But don't fret my pets, this is a good thing. I told you last week after examining him in the flesh that Kenny-boy had visibly slimmed down and today Bloomberg corroborates the story (in a massive profile on the Citadel founder, and how, among other things, he's hoping to turn RBC* into a firm that goes "head to head" with Goldman Sachs, though obviously this is the most important aspect). Last year was tough, okay? Kensington and Wellington were down, really bad, the wife's fund was outperforming his, and, of course there was that damn poster, just sitting there, mocking him. Who wouldn't stress eat through the pain? You've got the S&P making idle threats on your ass, you've got investors pussying out on you and the only thing that can provide comfort is that plate of nachos. And brownies next to it. But now? All good! The Big C is up, and you could bounce a quarter of KG's ass.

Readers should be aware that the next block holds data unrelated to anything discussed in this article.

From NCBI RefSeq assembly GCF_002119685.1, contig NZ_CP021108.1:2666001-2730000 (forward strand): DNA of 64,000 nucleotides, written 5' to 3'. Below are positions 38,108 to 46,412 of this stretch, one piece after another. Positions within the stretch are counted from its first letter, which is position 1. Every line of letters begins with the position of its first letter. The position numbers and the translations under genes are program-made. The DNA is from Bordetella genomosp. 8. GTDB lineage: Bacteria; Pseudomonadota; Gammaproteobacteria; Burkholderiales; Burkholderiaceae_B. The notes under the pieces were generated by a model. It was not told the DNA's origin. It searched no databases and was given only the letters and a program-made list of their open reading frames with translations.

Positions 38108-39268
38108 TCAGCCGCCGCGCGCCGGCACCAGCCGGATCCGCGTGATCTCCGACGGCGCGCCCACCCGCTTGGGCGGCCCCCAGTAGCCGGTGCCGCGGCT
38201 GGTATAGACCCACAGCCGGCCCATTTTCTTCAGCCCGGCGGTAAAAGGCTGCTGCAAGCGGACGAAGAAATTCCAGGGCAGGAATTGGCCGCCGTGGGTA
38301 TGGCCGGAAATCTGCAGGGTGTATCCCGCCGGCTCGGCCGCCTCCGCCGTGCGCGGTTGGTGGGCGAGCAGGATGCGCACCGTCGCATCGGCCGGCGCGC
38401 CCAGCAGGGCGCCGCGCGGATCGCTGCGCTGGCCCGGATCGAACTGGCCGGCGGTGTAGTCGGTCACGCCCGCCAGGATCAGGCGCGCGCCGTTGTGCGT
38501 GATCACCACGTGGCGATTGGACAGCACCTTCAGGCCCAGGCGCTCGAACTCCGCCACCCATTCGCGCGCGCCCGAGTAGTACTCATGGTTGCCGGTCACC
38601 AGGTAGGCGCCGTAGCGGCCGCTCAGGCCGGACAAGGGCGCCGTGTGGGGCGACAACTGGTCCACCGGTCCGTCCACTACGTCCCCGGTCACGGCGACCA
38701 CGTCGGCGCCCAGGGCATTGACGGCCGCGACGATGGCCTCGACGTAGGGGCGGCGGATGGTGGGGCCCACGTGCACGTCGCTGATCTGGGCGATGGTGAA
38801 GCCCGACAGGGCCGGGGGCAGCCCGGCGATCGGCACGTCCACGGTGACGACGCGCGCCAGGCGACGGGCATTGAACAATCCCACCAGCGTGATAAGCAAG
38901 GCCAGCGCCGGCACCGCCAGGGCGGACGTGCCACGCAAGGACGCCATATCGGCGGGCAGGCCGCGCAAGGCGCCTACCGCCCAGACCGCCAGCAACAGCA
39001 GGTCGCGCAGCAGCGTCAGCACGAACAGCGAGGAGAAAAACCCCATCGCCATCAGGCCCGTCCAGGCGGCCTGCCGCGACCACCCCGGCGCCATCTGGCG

"We knew we were going to survive," Griffin says of his decision to start an investment bank, sitting in the firm's New York office on the 48th floor of the Citigroup Center a year after Lehman's collapse. Two rows of empty desks nearby await eight new employees set to start work on the sales and trading floor of Citadel Securities.
Griffin, who says he gained 20 pounds as his funds lost $9 billion in 2008 -- he shed some of the weight as they rebounded 56 percent through September -- was doing what he's done throughout Citadel's 19-year history: stepping in when others were fleeing.
If this sort of thing doesn't strike a cord with you, that's probably just because your fund isn't big and important enough to have an affect your bottom line. Or maybe your MO is to go long chocolate sauce when things are good? How do the fluctuations in the market affect your thighs? On up days do you dump a case of Zebra Cakes in a feed bag, strap it on your face and go to town in celebration? Let's get into this.
*Royal Bank of Citadel.